When celebs talk up crappy films, we know they're just paying lip-service. But when they trash them, we slam them for being ungrateful. What's a sellout to do?

The Daily Beast has a gallery today of celebrities trashing their own work. You'll be familiar with a lot of them — Christopher Plummer's famous scorn for what he dubbed The Sound of Mucus; Katherine Heigl's infamous comments on Knocked Up — and a few may come as news. But one thing becomes clear as you read through the list: if it's an established actor looking back on a bad choice in an otherwise distinguished career — think Jamie Lee Curtis, Halle Berry or Michael Caine — it can seem self-deprecating, even charming. But when the film's recent, the sniping seems ungrateful, disloyal.

Back in the days of the studio system, stars were forced not just to make films but to promote them while smiling. Nowadays neither part is true, but the obligation to the studio's still there; a lot of people and a lot of money depends on the face of a movie. Most stars are all too aware of this, hence the relative rarity of Heigel-esque comments, and the outrage when we see them. We should all have such troubles, we mutter. (Yes, for our purposes we're elderly Jews.) I'm guessing a lot of it is simple jealousy — not merely of a star's opportunities, and money, and lifestyle, but of the freedom to do just this. Most of us can't trash our jobs and our bosses — certainly not on national TV — and I think on some level it rankles that others, with all their advantages, can do this, too.

This is the paradox at work with us and stars: we want them, at all times, to pretend to be normal people, while living aspirational lives. They must have the trappings of success, have lives elevated from all normalcy, yet we insist that they think and act just as we imagine ourselves to. That they usually slip up at some point and act oblivious to their privilege — or, at any rate, display that — is all part of the game. (Although really, we should be angrier at a star who lets us get sucked in by the hype machine and waste our money on something they know is crap.)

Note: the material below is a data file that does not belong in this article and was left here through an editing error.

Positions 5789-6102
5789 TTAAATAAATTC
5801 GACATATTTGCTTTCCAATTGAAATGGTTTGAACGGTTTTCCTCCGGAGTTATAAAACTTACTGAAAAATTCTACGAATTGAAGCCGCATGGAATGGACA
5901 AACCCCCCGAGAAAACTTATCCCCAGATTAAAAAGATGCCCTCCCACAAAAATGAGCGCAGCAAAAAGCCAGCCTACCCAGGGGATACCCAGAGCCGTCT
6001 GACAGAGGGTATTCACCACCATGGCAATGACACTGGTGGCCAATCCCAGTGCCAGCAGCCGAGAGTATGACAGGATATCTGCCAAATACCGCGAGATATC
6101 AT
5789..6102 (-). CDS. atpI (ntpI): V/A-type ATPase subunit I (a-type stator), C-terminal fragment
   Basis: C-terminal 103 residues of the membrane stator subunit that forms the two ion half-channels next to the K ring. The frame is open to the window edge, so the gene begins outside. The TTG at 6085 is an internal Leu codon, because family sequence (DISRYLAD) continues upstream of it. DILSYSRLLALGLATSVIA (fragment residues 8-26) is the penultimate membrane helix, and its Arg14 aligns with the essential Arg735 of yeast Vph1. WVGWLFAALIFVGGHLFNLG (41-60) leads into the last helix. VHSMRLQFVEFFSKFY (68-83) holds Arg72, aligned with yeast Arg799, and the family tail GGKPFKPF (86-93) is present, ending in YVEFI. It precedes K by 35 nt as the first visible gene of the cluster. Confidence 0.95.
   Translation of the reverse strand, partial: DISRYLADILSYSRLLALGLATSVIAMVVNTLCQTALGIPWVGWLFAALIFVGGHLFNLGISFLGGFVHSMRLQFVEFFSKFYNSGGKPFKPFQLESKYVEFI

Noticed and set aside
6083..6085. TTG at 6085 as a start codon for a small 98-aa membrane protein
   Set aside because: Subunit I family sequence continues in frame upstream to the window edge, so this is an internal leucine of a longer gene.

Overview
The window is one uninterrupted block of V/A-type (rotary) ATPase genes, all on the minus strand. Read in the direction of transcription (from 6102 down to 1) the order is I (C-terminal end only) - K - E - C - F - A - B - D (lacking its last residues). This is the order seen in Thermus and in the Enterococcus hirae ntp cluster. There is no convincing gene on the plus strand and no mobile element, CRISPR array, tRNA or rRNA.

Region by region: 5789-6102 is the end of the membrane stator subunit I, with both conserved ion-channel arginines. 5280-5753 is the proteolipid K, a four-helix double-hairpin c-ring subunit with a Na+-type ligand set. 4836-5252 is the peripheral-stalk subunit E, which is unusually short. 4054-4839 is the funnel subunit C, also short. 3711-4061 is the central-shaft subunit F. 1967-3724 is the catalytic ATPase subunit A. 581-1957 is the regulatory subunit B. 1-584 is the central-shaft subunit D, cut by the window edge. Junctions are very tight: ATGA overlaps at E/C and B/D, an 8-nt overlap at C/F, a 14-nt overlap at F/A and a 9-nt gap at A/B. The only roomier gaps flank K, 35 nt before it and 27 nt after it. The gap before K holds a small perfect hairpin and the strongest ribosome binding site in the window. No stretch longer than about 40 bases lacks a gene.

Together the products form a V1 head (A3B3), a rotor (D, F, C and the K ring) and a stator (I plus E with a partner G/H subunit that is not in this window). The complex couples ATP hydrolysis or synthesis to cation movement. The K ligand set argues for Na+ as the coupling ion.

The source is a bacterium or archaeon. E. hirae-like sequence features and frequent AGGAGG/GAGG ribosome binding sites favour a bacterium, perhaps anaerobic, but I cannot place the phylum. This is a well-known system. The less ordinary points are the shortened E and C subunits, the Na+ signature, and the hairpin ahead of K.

There's a funny bit in Neil Strauss's new book of collected interviews, in which he (pre-Game) does a Q&A with Orlando Bloom. At the time, Bloom has just wrapped the crusader epic Kingdom of Heaven, but has not yet seen the completed film. Strauss, however, has — and it sucks. Bloom is in the position of being blissfully ignorant, of thinking the vehicle's a star-making Oscar contender, ignorant of the fact that half the movie's on the cutting-room floor and the rest is incoherent. The resulting interview is painful and awkward, but in some ways maybe this is the ideal premise: a star doesn't need to lie and can talk honestly about his part of the project — the acting — ignorant of much else. Maybe that's impractical, but it might save everyone a lot of grief.

Movie Slammers [Daily Beast]